“Seeing Red,” Mark Rothko Inspired Works Displayed at “Red”

Briefly augmenting the Tony Award-winning play, Red, by John Logan, at Washington, D.C.’s Arena Stage, were a dozen works inspired by the grand, colorful paintings of Mark Rothko, who is the focus of the play.

Two Museum Assistants at The Phillips Collection were among the artists in the “Seeing Red” display, organized by Joseph Orzal and Josef Palermo of the Washington art collective, Vestibule. The works were on view February 3-5, 2011.

Experiment Station talked with Museum Assistants Janelle Ortiz and Rodrigo Carazas Portal about their works in the display.

Rodrigo Carazas (left) and Janelle Ortiz (right) stand by their works installed at Arena Stage in February 2011. Photos: Rodrigo Carazas Portal

You’re familiar with paintings in the Rothko Room at the Phillips, and I heard you went to the Phillips library to look through the books on Rothko. Is the Phillips your first exposure to Rothko?

Janelle: The Phillips Collection is not my first exposure to Rothko. I actually cannot even pinpoint in my memory when I first learned about Rothko or first saw a painting of his. However, the Rothko Room was my first EXPERIENCE with a Rothko. Previously, I passively viewed them at art museums; this was before I viewed the Rothko Room or did any research on the artist and his work. The way the Rothko Room presented his paintings requires real consideration from the viewer, a consideration I had never given before to a work by Rothko.

Rodrigo: Mark Rothko is a continuous inspiration for me. Working at The Phillips Collection gave me a much closer approach to his work, and the library [provided] a deeper insight on his life and ideas.

Is Rothko the inspiration for the work? Continue reading ““Seeing Red,” Mark Rothko Inspired Works Displayed at “Red”” »

Dramatic Play

At February’s Phillips after 5 the museum collaborated with Arena Stage to celebrate their production of John Logan’s play Red and our Rothko Room. Teaching artists from Arena led theater workshops that brought artworks from the museum to life through tableaux vivants or living pictures. Have a look at participants at play!

Participants warm up by making individual tableaux. The inspiration: freeze like you just won the lottery. Photo: Charles Mahorney

More warm-up as participants collaborated to make a shape with a focal point. Photo: Charles Mahorney

In the next series, participants took Daumier's The Uprising as a source of inspiration for tableaux. Honoré Daumier, The Uprising (L'Emeute), 1848 or later. Oil on canvas, 34 1/2 x 44 1/2 in. The Phillips Collection, Washington, D.C. Acquired 1925.

Participants create a tableau inspired by The Uprising. Photo: Charles Mahorney

Another tableau inspired by The Uprising. Photo: Charles Mahorney

In the Rothko Room, You Might Burst Into Tears

Curator at Large Klaus Ottmann is author of  The Essential Mark Rothko. He’ll share his insights on the artist in a lecture tomorrow evening. Rothko is getting the spotlight in D.C. this season with John Logan’s Tony® Award winning play Red at Arena Stage. In anticipation, Klaus recently sat down with Phillips Communications Director Ann Greer to talk all things Rothko. The interview will be published in Arena Stage’s program book. Read a preview here.

Rothko Room at The Phillips Collection, Washington, D.C. Photo (c) Robert Lautman

Ann:  Why do you think Mark Rothko looms so large in the ranks of 20th century artists?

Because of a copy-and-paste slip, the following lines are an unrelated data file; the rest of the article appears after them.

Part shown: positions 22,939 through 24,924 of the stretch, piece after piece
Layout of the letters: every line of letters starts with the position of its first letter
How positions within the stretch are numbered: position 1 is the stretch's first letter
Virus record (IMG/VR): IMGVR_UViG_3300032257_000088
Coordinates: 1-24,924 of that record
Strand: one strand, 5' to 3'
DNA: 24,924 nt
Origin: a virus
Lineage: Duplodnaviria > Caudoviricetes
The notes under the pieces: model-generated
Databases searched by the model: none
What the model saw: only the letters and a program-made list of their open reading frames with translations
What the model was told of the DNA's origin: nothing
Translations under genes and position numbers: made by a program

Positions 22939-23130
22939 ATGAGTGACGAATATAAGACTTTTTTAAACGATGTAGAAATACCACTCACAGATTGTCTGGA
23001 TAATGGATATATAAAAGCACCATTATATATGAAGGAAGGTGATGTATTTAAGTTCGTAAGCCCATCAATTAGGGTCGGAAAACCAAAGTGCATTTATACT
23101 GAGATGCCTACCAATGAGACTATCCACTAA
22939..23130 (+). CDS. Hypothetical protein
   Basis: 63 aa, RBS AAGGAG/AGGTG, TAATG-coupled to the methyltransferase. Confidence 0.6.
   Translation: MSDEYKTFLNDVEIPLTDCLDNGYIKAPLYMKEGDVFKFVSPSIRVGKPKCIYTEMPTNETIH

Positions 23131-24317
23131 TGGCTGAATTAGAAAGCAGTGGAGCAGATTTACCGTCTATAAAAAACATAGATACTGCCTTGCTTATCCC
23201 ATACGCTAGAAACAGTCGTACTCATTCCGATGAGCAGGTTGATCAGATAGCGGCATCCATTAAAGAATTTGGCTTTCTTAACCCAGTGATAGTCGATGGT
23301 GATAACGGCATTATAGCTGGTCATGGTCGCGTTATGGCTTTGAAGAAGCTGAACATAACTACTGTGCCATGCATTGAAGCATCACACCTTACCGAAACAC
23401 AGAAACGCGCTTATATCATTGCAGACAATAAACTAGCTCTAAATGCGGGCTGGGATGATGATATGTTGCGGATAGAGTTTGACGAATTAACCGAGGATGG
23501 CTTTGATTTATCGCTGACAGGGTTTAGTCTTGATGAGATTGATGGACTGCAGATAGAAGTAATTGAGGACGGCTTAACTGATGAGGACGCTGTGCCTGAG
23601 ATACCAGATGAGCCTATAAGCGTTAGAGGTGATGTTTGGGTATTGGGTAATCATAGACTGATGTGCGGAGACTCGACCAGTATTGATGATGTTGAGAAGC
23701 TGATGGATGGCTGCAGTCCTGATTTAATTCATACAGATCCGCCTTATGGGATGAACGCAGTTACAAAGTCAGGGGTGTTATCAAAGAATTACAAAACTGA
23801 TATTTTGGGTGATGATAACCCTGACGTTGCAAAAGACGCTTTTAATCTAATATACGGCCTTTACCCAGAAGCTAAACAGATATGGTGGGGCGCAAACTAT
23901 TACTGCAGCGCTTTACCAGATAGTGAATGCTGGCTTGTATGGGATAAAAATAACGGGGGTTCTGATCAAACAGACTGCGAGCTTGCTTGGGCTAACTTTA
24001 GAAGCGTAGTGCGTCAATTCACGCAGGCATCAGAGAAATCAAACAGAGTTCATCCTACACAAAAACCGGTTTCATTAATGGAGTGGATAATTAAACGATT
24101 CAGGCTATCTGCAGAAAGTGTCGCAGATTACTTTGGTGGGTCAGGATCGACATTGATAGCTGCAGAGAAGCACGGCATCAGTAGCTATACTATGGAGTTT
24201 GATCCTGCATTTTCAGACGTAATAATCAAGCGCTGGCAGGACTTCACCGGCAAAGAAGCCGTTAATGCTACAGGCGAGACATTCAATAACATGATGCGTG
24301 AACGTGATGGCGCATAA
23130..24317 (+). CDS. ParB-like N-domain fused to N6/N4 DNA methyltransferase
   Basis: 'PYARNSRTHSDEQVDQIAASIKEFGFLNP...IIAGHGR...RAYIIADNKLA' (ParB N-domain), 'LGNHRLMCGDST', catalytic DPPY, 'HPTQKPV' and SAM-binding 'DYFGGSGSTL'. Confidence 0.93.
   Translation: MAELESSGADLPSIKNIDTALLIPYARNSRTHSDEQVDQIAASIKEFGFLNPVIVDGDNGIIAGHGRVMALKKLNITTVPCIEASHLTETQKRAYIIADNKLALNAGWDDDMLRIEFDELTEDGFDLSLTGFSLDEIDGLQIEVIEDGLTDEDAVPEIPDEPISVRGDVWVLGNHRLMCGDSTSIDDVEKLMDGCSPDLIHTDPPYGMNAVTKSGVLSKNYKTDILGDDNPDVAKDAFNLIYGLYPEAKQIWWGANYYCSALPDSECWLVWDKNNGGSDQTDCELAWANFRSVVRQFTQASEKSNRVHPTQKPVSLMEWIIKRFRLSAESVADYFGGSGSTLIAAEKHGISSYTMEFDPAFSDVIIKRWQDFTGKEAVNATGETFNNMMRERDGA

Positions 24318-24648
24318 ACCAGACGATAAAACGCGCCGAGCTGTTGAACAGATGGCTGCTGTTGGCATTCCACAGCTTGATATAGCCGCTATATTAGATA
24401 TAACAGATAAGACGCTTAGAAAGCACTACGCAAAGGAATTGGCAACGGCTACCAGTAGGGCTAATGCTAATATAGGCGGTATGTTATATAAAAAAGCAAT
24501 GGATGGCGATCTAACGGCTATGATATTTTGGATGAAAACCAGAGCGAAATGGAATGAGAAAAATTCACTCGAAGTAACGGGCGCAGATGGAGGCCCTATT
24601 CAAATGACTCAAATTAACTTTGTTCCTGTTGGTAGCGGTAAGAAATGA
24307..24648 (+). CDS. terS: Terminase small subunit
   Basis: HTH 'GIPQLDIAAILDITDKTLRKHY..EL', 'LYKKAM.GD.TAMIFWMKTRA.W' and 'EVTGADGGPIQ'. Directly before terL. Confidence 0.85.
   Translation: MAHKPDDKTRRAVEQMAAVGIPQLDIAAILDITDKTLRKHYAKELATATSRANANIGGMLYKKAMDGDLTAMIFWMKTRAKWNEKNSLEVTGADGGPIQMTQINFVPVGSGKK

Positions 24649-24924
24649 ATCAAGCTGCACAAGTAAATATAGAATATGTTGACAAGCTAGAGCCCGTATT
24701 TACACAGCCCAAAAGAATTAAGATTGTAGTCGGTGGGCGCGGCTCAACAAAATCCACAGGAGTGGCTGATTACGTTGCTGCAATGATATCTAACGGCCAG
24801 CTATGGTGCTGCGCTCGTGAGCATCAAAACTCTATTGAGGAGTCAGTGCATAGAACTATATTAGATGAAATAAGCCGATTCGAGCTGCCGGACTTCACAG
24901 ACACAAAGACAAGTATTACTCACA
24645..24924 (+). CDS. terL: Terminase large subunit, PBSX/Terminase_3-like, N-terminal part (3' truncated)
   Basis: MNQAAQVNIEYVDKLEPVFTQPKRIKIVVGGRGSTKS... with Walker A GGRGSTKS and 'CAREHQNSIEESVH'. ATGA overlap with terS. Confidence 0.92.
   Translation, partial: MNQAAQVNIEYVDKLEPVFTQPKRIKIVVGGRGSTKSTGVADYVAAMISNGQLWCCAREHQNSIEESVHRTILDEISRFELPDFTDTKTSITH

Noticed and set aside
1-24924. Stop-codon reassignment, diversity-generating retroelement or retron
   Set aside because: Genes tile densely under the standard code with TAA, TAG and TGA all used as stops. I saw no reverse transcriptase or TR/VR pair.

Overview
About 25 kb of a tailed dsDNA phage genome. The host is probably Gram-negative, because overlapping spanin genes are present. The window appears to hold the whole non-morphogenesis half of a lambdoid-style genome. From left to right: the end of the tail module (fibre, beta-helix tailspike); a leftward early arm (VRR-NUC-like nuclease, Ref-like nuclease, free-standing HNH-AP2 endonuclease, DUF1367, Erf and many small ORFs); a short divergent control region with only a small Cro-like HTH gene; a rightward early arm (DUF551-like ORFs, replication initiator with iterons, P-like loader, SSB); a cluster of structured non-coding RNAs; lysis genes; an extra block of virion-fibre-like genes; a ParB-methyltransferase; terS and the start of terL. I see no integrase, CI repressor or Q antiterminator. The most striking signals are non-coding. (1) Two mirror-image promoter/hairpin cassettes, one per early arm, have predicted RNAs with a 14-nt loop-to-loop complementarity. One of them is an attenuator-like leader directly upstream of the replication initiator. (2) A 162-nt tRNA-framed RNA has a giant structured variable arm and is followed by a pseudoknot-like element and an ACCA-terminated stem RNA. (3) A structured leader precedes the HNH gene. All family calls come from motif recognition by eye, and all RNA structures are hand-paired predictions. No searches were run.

Klaus:  He was a unique artist in the way he dealt with color. He was very deeply involved in philosophy, religion, and he had an unusual ability to make his paintings communicate with the public. It was a well-known fact that people used to burst out in tears in front of his paintings, many times. I think he had a very emotional and very deep effect on the viewer – one very few artists have been able to have.

Ann:  How do you think that sort of “alchemy”–if I can use that word–how does that happen?

Klaus:  Well, of course, it didn’t happen overnight, he developed slowly into it. But, I think a lot of it has to do with the fact that he was deeply religious, he was very philosophical. It had to do with the fact that he very strongly believed that his paintings should communicate–that there was a dialogue going on. It has also to do with his background in theater, he always wanted to become an actor, and he believed his works to be plays, he believed his works were created to be emotional conversations with the viewer–similar to what a play can do . . .

. . . he kept thinking about the three dimensional space. That’s something I think is very important. It’s very clear to me when I sit in the Rothko Room at The Phillips Collection.

Ann:  Of course, Klaus is talking about the Rothko Room at The Phillips Collection, which was actually the first public space devoted exclusively to work by Rothko. Rothko was very involved with Duncan Phillips in planning the dimensions, the light levels, the bench.

Klaus:  There you are very close to the paintings, there are four paintings, one on each wall of the room, you are surrounded by them. You sit on the bench that Rothko put in the room, and you can feel the presence of the paintings. It’s not just an optical, visual presence, but an emotional presence. This is what he always wanted. He wanted the paint to come out and almost hover in the space in front of you and to touch you. So, he was always thinking of this three dimensional space like a stage. In a way, the Rothko Room is almost like a stage with four sides–you are in it and a part of it, and you are interacting with the other actors; you become part of that emotional play that he created. So, he never gave up that idea; the theater was always there, and it was always the framework that he used to conceptualize and make his art. To me, that’s very, very important.